Education Policy | Post Primary | Preschool | Primary | Tertiary | Search

 


Music therapist wins Goal Setter award

Thursday, June 29, 2006

Music therapist wins Goal Setter award

Mr Kahui is pictured with Dr Cullen and Professor McIlroy.

From street kid to a Massey masters music student, Dennis Kahui’s efforts to overcome obstacles and achieve educational excellence have been recognised with a $2000 Goal Setter award from the Port Nicholson Rotary Club.

Mr Kahui (Ngäti Ruanui, Ngä Ruahinerangi), originally from South Taranaki, left school at 14, worked in construction, picked asparagus and lived on the street before enrolling in a music degree at Otago University.

Although he failed every course in his first year, he persevered and completed a BA in 2004 then came to Wellington, where he is in his second year of a masters degree in music therapy at the New Zealand School of Music, a joint venture between Massey and Victoria Universities.

Tertiary Education Minister Dr Michael Cullen, who today presented the award, said Mr Kahui, 34, has not had a stereotypical tertiary career; and “one expects that nothing he will do in future will be stereotypical either. We congratulate him for his hard work, imagination, persistence and vision.”


Massey’s Wellington Deputy Vice-Chancellor, Professor Andrea McIlroy, who is also a member of the Port Nicholson Rotary Club, says the award recognises outstanding individuals for their capacity to set goals and overcome barriers to achieve success in tertiary education.

Rotary established the awards in 1990 to recognise students who have overcome barriers and approached their studies as a stepping-stone to making a positive contribution to their community.

The school’s Director of Music Therapy, Associate Professor Sarah Hoskyns says Mr Kahui is a great advocate for Mäori approaches to music therapy. “He integrates te reo Mäori, kapahaka and tikanga Maori into his approach to therapy and with his clients.”

Music therapists work with adults with intellectual handicaps, people with mental health problems, children with special needs, and elderly clients. Professor Hoskyns says although music therapy is rapidly becoming accepted as mainstream, there are just 25 registered music therapists in New Zealand, and they are in high demand.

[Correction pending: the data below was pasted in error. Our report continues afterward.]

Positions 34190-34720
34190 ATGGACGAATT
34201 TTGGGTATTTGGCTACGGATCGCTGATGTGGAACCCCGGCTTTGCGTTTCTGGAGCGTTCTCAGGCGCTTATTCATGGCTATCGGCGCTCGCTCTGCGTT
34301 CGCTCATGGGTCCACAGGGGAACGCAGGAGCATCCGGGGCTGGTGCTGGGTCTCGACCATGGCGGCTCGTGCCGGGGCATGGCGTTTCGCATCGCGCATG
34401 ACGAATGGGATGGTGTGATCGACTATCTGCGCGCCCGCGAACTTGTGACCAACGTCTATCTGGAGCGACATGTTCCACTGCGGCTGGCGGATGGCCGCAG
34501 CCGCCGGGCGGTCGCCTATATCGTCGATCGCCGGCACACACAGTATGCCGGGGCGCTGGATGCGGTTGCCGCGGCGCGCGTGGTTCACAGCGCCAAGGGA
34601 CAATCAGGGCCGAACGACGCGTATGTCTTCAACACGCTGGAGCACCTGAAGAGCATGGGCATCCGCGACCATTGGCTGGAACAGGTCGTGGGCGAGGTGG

“Mr Kahui has flexible musical skills in the best aural tradition, which means he can be spontaneous and responsive to the music of his patients in music therapy. He is a natural, warm, playful communicator and he easily relates to the wide range of people he has met on his clinical placements.”

Mr Kahui’s special interest during his studies has been in learning and communicating cultural aspects of the work.

He says he loves what he does. “As a Mäori it feels a natural thing to do. It’s awesome how music releases people to talk and express themselves.”

Victoria University marine biology student Zoe Haws also received a Goal Setter award.

ENDS


© Scoop Media

 
 
 
 
 
Culture Headlines | Health Headlines | Education Headlines

 

NZ On Air TV Funding: More Comedy Comes Out Of The Shadows

Paranormal Event Response Unit is a series conceived by Jemaine Clement and Taika Waititi as a TV spin-off from their highly acclaimed feature film What We Do In The Shadows. More>>

ALSO:

Mars News: Winners Announced For The 2016 Apra Silver Scroll Awards

Wellington singer-songwriter and internationally acclaimed musician Thomas Oliver has won the 2016 APRA Silver Scroll Award with his captivating love song ‘If I Move To Mars’. More>>

ALSO:

Scoop Review Of Books: Salt River Songs by Sam Hunt

Colin Hogg, a longtime comrade of Sam, writes in his Introduction that, ‘There is a lot of death in this collection of new poems by my friend Sam Hunt. It’s easier to count the poems here that don’t deal with the great destroyer than it is to point to the ones that do.’ More>>

Electronica: Restoring The World’s First Recorded Computer Music

University of Canterbury Distinguished Professor Jack Copeland and UC alumni and composer Jason Long have restored the earliest known recording of computer-generated music, created more than 65 years ago using programming techniques devised by Alan Turing. More>>

ALSO:

Scoop Review Of Books: Almost Getting Away With Murder

The Black Widow by Lee-Anne Cartier: Lee-Anne Cartier is the sister of the Christchurch man found to have been murdered by his wife, Helen Milner, after an initial assumption by police that his death, in 2009, was suicide. More>>

Howard Davis: Triple Echo - The Malevich/Reinhardt/Hotere Nexus

Howard Davis: The current juxtaposition of works by Ralph Hotere and Ad Reinhardt at Te Papa perfectly exemplifies Jean Michel Massing's preoccupation with the transmigration of imagery in a remarkable triple echo effect... More>>

Get More From Scoop

 
 

LATEST HEADLINES

 
 
 
 
Education
Search Scoop  
 
 
Powered by Vodafone
NZ independent news